The Glass Menagerie

Tennessee Williams
Theatre by the Lake, Keswick

Production photo

Tennessee Williams's The Glass Menagerie begins with a thinly-disguised portrait of the author himself (the character's name and the author's original name are both Tom) explaining to the audience that it is about to see a memory play with music from the wings, and also explaining the symbolism of the play and telling them that it isn't presented realistically.

That last point isn't entirely the truth (it seems to be Williams being self-consciously theatrical) as much of the play is as naturalistic as any twentieth century American drama apart from the narration and the music and the mimed eating. Tom Wingfield works in a warehouse to support his mother Amanda and his crippled older sister Laura as their father abandoned them years ago, but he really dreams of being a writer. Amanda frequently reminisces about the many 'gentlemen callers' she had when she was younger and worries about what is going to happen to Laura as, disabled by a terrible limp and chronic shyness, she is unable to keep a job or meet a prospective husband who could look after her. Laura's only interests are her phonograph and her collection of glass animals.

Amanda persuades Tom to invite a young man to dinner at their house so he can meet Laura, and he invites Jim O'Connor who, by coincidence, Laura had a crush on when they were at school together. After a lot of embarrassment, Jim eventually talks to Laura alone and she begins to grow in confidence with his encouragement, but as Tennessee Williams doesn't really do happy endings it is inevitable that things don't quite turn out as Amanda plans or as Laura hopes.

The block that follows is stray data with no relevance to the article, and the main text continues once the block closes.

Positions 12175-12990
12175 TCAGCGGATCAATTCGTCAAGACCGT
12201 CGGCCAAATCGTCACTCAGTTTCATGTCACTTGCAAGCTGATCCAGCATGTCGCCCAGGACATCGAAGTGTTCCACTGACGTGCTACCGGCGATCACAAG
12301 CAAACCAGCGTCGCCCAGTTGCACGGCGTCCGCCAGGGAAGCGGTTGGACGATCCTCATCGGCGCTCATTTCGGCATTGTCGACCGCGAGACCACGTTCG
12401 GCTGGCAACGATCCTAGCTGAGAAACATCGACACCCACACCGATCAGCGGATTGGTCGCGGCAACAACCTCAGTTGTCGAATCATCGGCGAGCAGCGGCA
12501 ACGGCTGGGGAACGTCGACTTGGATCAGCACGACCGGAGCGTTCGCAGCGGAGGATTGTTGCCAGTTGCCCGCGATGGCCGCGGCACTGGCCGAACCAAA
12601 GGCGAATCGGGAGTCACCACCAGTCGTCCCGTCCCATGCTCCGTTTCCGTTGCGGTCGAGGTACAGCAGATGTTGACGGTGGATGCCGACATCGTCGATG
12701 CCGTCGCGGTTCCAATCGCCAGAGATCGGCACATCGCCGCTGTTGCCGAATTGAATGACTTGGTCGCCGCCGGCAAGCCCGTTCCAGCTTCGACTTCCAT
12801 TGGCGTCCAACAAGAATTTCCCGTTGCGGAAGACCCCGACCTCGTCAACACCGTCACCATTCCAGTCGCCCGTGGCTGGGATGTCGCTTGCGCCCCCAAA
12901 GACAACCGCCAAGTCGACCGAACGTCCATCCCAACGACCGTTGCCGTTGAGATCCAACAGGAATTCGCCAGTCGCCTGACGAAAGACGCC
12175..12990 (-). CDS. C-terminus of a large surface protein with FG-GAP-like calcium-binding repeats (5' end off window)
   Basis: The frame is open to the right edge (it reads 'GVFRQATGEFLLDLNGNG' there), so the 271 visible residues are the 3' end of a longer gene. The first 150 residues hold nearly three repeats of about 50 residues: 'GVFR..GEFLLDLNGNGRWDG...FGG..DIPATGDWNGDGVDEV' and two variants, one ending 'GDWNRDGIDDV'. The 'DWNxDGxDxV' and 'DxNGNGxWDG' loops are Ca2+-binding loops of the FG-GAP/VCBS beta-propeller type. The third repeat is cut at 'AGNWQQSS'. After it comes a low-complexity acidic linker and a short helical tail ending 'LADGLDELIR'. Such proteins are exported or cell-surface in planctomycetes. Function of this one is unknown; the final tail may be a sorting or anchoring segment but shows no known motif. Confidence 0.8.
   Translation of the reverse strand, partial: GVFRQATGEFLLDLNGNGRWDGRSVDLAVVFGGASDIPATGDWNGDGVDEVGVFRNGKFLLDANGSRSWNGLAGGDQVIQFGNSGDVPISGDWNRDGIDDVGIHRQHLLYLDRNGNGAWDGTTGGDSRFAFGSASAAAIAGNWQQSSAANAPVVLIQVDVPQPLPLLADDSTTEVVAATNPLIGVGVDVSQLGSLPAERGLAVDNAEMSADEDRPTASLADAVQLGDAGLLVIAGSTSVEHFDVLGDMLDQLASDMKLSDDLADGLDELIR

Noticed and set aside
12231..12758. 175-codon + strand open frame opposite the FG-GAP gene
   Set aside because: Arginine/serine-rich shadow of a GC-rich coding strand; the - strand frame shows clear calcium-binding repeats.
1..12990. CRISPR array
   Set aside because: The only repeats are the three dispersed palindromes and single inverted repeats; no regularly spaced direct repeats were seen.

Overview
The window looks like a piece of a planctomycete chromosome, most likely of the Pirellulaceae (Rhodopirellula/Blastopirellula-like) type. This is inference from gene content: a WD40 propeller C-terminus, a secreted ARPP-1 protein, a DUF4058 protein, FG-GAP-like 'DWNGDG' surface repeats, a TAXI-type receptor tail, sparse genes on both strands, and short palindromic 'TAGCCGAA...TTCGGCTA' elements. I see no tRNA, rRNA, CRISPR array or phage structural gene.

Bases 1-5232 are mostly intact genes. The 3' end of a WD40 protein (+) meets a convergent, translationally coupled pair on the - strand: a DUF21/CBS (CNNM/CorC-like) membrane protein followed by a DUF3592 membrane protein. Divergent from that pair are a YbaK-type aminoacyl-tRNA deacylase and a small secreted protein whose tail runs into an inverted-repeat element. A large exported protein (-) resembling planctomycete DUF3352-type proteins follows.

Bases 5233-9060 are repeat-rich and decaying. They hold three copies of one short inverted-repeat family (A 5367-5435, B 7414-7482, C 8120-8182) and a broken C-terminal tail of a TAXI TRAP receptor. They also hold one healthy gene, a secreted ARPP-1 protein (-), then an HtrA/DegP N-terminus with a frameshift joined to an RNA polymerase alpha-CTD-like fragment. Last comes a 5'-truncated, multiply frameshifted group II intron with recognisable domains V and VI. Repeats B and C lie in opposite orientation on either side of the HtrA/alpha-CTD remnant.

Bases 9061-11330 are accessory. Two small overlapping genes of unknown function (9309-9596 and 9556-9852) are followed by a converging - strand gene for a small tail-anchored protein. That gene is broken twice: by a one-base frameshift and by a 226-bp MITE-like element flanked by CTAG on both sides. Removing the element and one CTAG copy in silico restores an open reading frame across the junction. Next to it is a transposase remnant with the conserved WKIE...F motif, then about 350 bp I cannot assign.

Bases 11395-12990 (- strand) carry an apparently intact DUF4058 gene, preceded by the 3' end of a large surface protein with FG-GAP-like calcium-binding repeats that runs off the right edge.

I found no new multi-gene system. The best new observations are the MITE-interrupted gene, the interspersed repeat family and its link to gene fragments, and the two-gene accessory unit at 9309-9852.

This is one of the great works of one of America's greatest playwrights with some beautifully composed scenes and some distinctive and memorable characters. Although Tom is the narrator and Amanda is one of the great older female roles in American theatre, the emotional heart of the play lies in the lengthy scene between Laura and Jim in which he gradually draws her out of her shyness and they seem to grow closer.

This crucial scene is superbly rendered here between James Hogg as an amiable and enthusiastic Jim and Vanessa Johnson's intense but subtle and thoroughly believable Laura. In Ian Forrest's production in the intimate surroundings of the studio theatre, this scene really brings together the whole story and is beautifully played. Forrest applies some other nice directorial touches too, such as the ghostly appearance of Jim in silhouette whenever Tom as narrator mentions the 'gentleman caller'.

Maggie Tagney gives a very strong performance as Amanda who always tries to do the right thing for her children even though they find her irritating and stubborn a lot of the time. Adam O'Brian's Tom is the glue that keeps the whole story together, which he does very effectively. It all takes place on Elizabeth Wright's evocative set that makes good use of levels for the fire escape that serves as the entrance to the apartment.

This is a powerful production of a classic play with a very strong cast that is one of the highlights of the Theatre by the Lake summer season.

Playing until 3rd November

Reviewer: David Chadderton

*Some links, including Amazon,,, ATG Tickets, LOVEtheatre, BTG Tickets, Ticketmaster, LW Theatres and QuayTickets, are affiliate links for which BTG may earn a small fee at no extra cost to the purchaser.

Are you sure?